By Ollie Nash
Four seasons, two MVPs, two Grand Final MVPs, a three-time All-NBL First Team selection, three-time scoring leader and three championships. It is a hell of a resume and it’s not done being added to yet, not even close, not even kind of close.
Bryce Cotton is 27, turning 28 in August and has just signed a three-year deal with the Perth Wildcats. He’ll be 30 when the deal is done and guess what? He still won’t be close to finishing and could potentially have another ring or two on his hand.
There are a lot of stars in the NBL at the moment; Shawn Long, Chris Goulding, Scott Machado, Mitch Creek and Lamar Patterson to name a few, but not many have what Cotton has. I am in no means comparing him to Michael Jordan, no way, but he has that innate ability that Jordan had to put up numbers and win basketball games. LeBron James has done it, so has Steph Curry, all of them playing well with others within a system but producing at a high level individually. In general terms, consistency in scoring and facilitating but the ability to come up clutch and make a big play.
Is he helped by the Perth system? Of course, I mean they haven’t missed the finals since 1987 and they had won six titles before Cotton got there. But has he upgraded them to a higher level of confidence and superiority in the league? Yes.
Watching the game, you’ll see everything I’ve just discussed with your own eyes, but here are the numbers to back it up. Since coming to the league, he has averaged 20.6 points, 3.5 rebounds and 3.3 assists. He joined the team midway through his first season which explains their slightly down year, but he’s helped them to records of 15-13, 16-12, 18-10 and 19-9. That’s a pretty good four year run. In the playoffs during this run he’s averaged 23.2 points on 44 percent shooting from the field and 37 percent from three, four rebounds and five assists.
For a guy who stands 182 cm, not quite 6-foot, they’re impressive stats. They’re even more impressive considering how he gets them, especially his points. His ability to hit jump-shots is one avenue, especially off the dribble contested shots which happens regularly due to his height. But what became apparent to any doubters in this years’ playoffs was his ability to attack the rim and be physical.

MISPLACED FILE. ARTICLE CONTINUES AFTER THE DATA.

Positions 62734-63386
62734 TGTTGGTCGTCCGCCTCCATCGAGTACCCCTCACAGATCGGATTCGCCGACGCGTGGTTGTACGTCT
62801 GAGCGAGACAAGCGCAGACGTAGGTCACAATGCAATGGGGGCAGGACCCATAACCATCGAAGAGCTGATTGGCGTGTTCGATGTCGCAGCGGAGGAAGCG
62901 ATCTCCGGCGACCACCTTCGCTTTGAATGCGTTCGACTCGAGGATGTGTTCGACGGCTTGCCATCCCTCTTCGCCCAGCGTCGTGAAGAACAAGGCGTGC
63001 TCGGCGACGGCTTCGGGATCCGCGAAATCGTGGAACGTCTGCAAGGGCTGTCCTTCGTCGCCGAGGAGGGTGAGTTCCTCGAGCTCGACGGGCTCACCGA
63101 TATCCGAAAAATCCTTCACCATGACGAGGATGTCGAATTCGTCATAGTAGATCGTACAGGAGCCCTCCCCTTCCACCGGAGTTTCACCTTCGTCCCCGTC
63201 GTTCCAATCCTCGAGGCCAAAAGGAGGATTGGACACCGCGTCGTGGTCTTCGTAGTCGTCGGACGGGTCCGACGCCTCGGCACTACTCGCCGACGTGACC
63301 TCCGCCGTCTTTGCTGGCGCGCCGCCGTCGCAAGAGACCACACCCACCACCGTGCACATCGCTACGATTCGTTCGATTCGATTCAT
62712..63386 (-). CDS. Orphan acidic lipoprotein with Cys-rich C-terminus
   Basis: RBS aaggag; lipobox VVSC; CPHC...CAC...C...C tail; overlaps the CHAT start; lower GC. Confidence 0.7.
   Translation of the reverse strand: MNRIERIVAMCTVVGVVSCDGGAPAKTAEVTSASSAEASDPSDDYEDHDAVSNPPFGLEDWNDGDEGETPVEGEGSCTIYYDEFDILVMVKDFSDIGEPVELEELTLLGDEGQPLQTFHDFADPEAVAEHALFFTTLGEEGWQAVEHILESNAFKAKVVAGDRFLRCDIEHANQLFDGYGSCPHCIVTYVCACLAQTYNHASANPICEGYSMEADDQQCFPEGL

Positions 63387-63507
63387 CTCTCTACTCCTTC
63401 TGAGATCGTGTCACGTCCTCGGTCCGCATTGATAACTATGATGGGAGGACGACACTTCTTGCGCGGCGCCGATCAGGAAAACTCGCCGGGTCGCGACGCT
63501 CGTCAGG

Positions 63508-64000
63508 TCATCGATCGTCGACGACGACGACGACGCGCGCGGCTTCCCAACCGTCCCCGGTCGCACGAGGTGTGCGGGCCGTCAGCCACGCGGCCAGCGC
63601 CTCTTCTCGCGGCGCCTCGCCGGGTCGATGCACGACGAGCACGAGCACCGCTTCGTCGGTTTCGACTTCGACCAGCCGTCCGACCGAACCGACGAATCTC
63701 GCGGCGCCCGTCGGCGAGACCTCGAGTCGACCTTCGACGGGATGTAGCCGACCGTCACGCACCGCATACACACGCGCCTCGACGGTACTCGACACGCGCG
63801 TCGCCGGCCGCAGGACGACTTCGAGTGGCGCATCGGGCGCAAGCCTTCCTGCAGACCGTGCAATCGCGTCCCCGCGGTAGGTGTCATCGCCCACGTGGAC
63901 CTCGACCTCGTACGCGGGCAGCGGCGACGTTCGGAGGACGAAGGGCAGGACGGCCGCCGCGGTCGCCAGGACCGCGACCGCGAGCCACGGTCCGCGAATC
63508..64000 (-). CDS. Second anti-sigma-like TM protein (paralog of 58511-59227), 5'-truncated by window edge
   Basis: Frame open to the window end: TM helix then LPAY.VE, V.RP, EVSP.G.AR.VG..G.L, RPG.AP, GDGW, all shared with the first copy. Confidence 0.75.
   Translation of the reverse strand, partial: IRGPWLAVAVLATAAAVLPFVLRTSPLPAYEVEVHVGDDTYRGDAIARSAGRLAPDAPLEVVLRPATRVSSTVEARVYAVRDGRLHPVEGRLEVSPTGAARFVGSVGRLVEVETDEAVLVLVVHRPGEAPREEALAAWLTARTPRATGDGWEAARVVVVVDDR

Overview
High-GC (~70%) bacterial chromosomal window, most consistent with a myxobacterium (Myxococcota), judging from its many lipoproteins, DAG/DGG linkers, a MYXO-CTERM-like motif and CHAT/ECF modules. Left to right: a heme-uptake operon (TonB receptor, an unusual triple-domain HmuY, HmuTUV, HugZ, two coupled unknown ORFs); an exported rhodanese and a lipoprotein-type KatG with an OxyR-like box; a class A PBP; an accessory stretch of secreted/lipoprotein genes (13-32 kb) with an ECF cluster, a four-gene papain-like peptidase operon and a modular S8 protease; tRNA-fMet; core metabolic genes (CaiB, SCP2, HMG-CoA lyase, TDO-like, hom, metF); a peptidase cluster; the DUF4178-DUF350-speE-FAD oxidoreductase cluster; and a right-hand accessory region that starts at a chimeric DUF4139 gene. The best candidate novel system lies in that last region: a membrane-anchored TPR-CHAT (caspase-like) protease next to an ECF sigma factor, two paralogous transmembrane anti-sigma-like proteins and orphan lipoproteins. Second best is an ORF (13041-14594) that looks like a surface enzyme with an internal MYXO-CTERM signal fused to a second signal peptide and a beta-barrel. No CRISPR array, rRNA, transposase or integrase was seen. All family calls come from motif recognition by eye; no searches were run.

Sydney, with their tall and long line-up went hard at Cotton every time he attacked the basket. A bit like the Detroit Pistons “Jordan Rules” in the late 1980s, the Kings weren’t going to let Cotton drive and score at the rim, he had to earn them at the line or shoot a jump-shot. I’m four centimetres taller than Cotton, but if you tell me to continually drive and get hit by 213 cm Andrew Bogut, 193 cm and 104 kg Jae Sean Tate or 199 cm Brad Newley I will happily decline. Cotton never took a backward step though, going to the free-throw line nearly nine times a game through the three grand final matches.
It’s part of that mindset that he has that only the superstars in every league seem to possess. The ability to be continually go at you and go at you, despite the physical toll and the little voice in your head saying, “take the easier option, take a jump-shot, save your energy.” Again, it’s similar to Jordan. No matter who you threw at him he was going to attack and attack and attack until he broke you down, because he knew he was mentally stronger.
I’d never seen that side of Cotton, but it was clear this season and as I said earlier, it helped him put up numbers but also contributed to wins. He drew two or three guys to him every time he drove to the bucket leaving open teammates everywhere. It meant Nick Kay was in good positions and could average 20 points and eight rebounds in the grand final series. It meant spot of shooters like Clint Steindl could put up 11 points and just above two three-pointers a game.
There may have been better individual seasons from imports in NBL history but this kind of dominance over this long a period has never been seen and the scary part is it’s only getting started. Pair Cotton at his absolute prime at 28 into his early 30s with Perth’s ability to replenish their roster and stay competitive and the next five years look awfully good for the Wildcats and dangerous for the rest of the league.
Cover Photo: Getty Images